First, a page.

- and public relations (PR) need to merge
- Are our SEO and PR integrating “in the wild”?
- In case you too searched the web about how this and nothing considerably valuable, here are some answers for you
- Kevin Carney, founder and CEO of Organic Growth, surveyed 184 SEO and PR professionals across brands, agencies, and consultants.
- Dive in to discover more about the state of SEO and PR integrations in the industry.
We’ve heard that SEO and public relations (PR) have needed to merge for a few years now. The primary reasonis that they have similar goals, as well as similar strategies and tactics. It is sometimes argued that some aspects of has become comparatively low-cost. So much so that anyone can become a publisher, and due to the advent of , brands now have to.
I searched the web for information about whether or not this integration is going. I found nothing I considered to be of value on this topic. So I decided to create this article after collecting information from SEO and PR professionals to get a clear picture of our industry.
I created a survey, then used Help a Reporter Out (HARO) to contact SEO and PR professionals. This resulted in 78 survey responses. I waited a month, returned to HARO, and got 91 more. I then shared my survey in a few SEO and PR groups on Facebook, which resulted in 15 more. I got 184 survey responses in total. When I started, I arbitrarily decided I wanted 200 survey responses but stopped at 184 rather than do another round of HARO oroutreach.
Of course, all surveys have some level of bias.
In this instance, the bias occurs for the following reasons:
- I my survey with my preconceived notions of what questions mattered most
- I looked for people in nooks and crannies of the where I felt it would be easy to find willing participants
- People who took my survey self selected
is flawed? No more than any other set of data collected via most surveys, but it is possible that had I surveyed only folks, or only PR folks, I would have gotten different data, and I want that stated upfront. I believe my data is relevant, but it is the on this topic by no means.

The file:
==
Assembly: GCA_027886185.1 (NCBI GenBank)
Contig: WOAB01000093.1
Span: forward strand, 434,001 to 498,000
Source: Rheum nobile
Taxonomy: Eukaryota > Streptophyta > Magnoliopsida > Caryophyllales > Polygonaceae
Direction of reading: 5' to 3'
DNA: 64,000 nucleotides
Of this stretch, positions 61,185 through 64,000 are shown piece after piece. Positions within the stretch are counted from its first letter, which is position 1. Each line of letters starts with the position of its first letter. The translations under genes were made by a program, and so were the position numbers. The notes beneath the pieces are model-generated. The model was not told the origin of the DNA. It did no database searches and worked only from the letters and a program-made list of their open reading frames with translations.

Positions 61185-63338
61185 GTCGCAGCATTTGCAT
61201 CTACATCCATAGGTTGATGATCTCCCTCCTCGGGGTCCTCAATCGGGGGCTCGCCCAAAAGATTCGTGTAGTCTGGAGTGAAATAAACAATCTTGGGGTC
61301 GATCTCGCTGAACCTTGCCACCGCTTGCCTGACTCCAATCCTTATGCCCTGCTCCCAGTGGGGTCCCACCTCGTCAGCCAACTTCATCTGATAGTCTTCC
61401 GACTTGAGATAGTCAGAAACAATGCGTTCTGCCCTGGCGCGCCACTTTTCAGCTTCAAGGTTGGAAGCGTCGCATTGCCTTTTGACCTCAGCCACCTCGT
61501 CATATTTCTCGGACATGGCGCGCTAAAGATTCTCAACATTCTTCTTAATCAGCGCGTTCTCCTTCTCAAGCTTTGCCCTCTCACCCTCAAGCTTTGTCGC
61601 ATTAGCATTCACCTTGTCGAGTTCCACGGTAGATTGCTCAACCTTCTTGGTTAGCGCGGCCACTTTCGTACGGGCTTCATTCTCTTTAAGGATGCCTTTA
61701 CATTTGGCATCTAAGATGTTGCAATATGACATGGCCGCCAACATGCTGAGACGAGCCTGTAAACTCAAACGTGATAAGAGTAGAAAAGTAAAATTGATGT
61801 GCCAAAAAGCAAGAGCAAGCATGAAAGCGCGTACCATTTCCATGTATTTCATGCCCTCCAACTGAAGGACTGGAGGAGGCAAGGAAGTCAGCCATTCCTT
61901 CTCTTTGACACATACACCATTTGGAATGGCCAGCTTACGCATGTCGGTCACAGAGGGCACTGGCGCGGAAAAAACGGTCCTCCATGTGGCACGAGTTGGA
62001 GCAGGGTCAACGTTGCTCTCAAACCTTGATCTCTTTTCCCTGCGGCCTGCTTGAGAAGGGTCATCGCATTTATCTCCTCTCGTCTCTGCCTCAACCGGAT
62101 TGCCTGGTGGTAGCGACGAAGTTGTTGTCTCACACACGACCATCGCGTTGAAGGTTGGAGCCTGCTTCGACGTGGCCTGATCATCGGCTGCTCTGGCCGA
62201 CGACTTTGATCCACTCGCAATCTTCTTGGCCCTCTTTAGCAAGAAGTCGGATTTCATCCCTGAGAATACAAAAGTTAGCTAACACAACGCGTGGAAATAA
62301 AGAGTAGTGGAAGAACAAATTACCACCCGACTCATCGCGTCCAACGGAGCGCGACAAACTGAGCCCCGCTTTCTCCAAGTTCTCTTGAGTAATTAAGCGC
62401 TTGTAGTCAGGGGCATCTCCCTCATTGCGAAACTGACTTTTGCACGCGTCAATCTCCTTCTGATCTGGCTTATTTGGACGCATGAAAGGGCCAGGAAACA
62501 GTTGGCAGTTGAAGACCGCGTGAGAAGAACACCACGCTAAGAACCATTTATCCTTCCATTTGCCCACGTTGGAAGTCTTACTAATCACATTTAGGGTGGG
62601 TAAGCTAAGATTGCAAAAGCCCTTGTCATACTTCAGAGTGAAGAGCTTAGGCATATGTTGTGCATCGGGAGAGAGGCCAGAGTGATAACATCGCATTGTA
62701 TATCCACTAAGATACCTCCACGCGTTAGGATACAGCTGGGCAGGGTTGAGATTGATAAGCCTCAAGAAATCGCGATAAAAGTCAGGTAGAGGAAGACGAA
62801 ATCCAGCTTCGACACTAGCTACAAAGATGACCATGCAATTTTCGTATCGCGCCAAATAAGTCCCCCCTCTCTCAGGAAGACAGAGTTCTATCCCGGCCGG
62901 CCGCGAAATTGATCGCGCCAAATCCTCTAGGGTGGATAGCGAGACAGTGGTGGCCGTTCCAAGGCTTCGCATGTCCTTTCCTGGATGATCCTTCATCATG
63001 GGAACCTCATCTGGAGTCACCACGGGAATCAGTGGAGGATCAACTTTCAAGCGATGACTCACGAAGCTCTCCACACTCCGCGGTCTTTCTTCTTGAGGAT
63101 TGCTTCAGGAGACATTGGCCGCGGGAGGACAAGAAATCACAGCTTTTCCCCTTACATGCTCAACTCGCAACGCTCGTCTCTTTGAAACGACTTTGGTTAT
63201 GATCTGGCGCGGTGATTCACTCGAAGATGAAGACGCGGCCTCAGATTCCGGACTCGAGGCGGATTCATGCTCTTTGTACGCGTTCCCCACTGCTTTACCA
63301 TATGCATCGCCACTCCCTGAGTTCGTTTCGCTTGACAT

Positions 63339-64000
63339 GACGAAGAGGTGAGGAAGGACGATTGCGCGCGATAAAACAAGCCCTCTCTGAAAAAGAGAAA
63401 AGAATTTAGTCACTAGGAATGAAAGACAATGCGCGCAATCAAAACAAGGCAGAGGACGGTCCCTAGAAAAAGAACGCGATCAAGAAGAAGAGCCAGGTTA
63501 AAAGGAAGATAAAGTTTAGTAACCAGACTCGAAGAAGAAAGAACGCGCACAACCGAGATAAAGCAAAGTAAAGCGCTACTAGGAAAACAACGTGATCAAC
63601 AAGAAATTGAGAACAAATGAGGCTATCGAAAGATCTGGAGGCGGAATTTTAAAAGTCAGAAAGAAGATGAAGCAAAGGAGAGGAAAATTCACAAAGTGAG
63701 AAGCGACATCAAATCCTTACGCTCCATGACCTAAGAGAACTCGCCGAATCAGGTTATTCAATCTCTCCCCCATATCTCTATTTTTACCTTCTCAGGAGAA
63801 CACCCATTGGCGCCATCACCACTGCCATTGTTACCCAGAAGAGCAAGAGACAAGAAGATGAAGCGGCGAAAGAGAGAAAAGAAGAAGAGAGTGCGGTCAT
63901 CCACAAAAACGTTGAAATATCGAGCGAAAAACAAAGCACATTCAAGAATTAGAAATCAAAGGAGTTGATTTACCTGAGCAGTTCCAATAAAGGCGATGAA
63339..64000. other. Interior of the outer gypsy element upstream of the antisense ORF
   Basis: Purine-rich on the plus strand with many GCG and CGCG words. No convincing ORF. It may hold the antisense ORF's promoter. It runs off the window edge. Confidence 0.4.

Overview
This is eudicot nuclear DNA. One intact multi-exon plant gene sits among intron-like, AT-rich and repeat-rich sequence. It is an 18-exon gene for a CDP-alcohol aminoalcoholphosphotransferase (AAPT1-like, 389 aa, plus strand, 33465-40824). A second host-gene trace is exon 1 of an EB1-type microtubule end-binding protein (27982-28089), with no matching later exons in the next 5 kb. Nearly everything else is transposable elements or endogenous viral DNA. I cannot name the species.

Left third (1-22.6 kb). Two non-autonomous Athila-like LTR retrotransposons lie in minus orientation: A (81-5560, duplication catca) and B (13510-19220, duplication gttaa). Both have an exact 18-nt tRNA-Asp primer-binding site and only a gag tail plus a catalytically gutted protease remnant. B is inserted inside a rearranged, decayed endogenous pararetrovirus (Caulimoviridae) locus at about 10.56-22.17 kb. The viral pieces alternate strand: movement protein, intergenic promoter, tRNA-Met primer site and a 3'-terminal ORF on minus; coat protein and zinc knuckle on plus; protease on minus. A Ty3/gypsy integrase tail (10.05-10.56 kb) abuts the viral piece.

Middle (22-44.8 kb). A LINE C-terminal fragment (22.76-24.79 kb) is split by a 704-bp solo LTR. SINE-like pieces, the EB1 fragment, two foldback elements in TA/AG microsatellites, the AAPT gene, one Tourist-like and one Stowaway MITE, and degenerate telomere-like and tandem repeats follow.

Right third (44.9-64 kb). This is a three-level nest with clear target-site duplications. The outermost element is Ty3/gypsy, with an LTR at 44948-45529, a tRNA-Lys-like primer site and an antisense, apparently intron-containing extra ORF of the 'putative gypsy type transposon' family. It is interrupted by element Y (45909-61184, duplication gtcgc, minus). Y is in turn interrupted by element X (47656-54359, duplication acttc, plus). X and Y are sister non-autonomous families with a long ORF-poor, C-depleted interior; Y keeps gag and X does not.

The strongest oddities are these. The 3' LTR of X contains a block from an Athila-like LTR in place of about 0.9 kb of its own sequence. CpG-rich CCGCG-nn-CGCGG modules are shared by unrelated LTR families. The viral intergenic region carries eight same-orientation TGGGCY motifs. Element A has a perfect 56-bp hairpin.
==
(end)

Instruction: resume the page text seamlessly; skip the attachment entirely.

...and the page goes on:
So, is this integration of SEO and PR happening?
In a word, yes.
So now, let’s look at the charts whose underlying data lead me to believe this is true.
Initial questions were very objective.
of charts shows the answers that were pretty cut and dry and not so much a matter of opinion.
The breakdown of survey participants
Survey participants categorized themselves as representing brands, agencies, or consultants representing various clients. Below is the breakdown. As you can see, it’s a pretty good split, with agencies slightly outnumbering brands.
Do agencies publish articles about SEO and PR or SEO vs. PR?
I was purious wabout hat percentage of agencies feel the topic of PR and SEO or PR vs. enough to publish articles about. It was surprisingly few.
What percentage of participants have one integrated team?
A lot more than I expected: 71 percent, to be precise.
Do firms without one integrated team have both SEO and PR?
To my surprise, the answer tends to be “no”. Team sizes within this group tended to be smaller, which likely accounts for this.
Within this group, 35 out of 52 companies had teams of three members or fewer, which means only 17 companies had four members or larger units. Only four companies had groups of more than 20 people.
For firms with two teams, how closely do they work together?
While this includes only 16 firms, I do not see a strong pattern here. Perhaps this is due to the small data sample, or maybe the question is too subjective for everyone to have a common understanding of how close “closely” is.
The following statements were utterly subjective.
I asked the survey participants to rate how much they agreed or disagreed with a series of statements about PR and SEO. Every word was placed on a ten-point scale where ten strong means agreement and one means strong disagreement.
Can SEO be separated from PR?
As you can see, the bulk of participants feels they can not.
What is the primary focus?
I thought that some firms put PR ahead of, whereas others put SEO ahead of PR and consider that PR supports their SEO efforts. I expected these two charts to mirror each other, and I am surprised they don’t. What surprised me the most is not either chart by itself, but they do not mirror each other. I had thought the two questions were opposites, which to me at least means the charts should be mirror images of each other. While a pretty strong consensus is shown by the “We do SEO” chart, this is not by the “We do PR” chart.
Are our SEO and PR equally important?
There is strong agreement with this idea.
Are PR and SEO separate functions?
There is a consensus leaning to “no”; they’re not.
In the spirit of full disclosure, this is something I believe to be true. Don’t get me wrong, I think there are good and bad forms of link building, but I suppose there are also good and bad forms of PR.
That this statement was shared with the participants reflects a bias of mine. I consider participant responses to be validating.
The SEO-PR integration is happening, and so far has happened more than I expected would be true.
My next thought is, “What does this all mean?”
Should wewe’re doing what we’re doing as a result?
For this, I’m interested in feedback from readers. What do you think?
Kevin Carney is the Founder and CEO of the boutique link-building agency Organic Growth.